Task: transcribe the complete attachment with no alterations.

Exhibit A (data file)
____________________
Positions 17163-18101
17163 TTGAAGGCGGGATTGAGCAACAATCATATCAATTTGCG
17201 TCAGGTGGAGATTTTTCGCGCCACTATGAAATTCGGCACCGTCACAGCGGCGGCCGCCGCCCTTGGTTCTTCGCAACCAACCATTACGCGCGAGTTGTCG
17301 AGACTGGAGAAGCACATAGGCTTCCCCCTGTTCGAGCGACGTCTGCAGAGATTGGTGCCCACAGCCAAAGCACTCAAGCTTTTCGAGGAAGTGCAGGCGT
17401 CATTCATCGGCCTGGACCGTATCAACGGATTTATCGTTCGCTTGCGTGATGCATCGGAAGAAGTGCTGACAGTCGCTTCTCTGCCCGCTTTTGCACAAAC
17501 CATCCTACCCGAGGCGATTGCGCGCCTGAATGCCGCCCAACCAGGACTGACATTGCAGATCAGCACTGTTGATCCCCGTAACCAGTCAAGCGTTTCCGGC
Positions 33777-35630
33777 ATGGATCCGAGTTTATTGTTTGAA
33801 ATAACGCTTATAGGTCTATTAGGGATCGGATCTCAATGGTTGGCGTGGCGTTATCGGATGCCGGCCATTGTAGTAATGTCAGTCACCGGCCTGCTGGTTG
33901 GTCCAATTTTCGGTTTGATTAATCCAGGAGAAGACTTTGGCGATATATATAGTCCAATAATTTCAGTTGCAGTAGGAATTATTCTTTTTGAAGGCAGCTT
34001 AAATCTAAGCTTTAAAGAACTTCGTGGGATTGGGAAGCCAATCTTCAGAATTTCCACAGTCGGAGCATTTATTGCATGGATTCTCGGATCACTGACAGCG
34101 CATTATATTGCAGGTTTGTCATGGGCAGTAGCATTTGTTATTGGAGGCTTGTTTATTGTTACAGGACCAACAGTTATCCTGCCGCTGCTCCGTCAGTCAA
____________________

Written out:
Positions 17163-18101
17163 TTGAAGGCGGGATTGAGCAACAATCATATCAATTTGCG
17201 TCAGGTGGAGATTTTTCGCGCCACTATGAAATTCGGCACCGTCACAGCGGCGGCCGCCGCCCTTGGTTCTTCGCAACCAACCATTACGCGCGAGTTGTCG
17301 AGACTGGAGAAGCACATAGGCTTCCCCCTGTTCGAGCGACGTCTGCAGAGATTGGTGCCCACAGCCAAAGCACTCAAGCTTTTCGAGGAAGTGCAGGCGT
17401 CATTCATCGGCCTGGACCGTATCAACGGATTTATCGTTCGCTTGCGTGATGCATCGGAAGAAGTGCTGACAGTCGCTTCTCTGCCCGCTTTTGCACAAAC
17501 CATCCTACCCGAGGCGATTGCGCGCCTGAATGCCGCCCAACCAGGACTGACATTGCAGATCAGCACTGTTGATCCCCGTAACCAGTCAAGCGTTTCCGGC
Positions 33777-35630
33777 ATGGATCCGAGTTTATTGTTTGAA
33801 ATAACGCTTATAGGTCTATTAGGGATCGGATCTCAATGGTTGGCGTGGCGTTATCGGATGCCGGCCATTGTAGTAATGTCAGTCACCGGCCTGCTGGTTG
33901 GTCCAATTTTCGGTTTGATTAATCCAGGAGAAGACTTTGGCGATATATATAGTCCAATAATTTCAGTTGCAGTAGGAATTATTCTTTTTGAAGGCAGCTT
34001 AAATCTAAGCTTTAAAGAACTTCGTGGGATTGGGAAGCCAATCTTCAGAATTTCCACAGTCGGAGCATTTATTGCATGGATTCTCGGATCACTGACAGCG
34101 CATTATATTGCAGGTTTGTCATGGGCAGTAGCATTTGTTATTGGAGGCTTGTTTATTGTTACAGGACCAACAGTTATCCTGCCGCTGCTCCGTCAGTCAA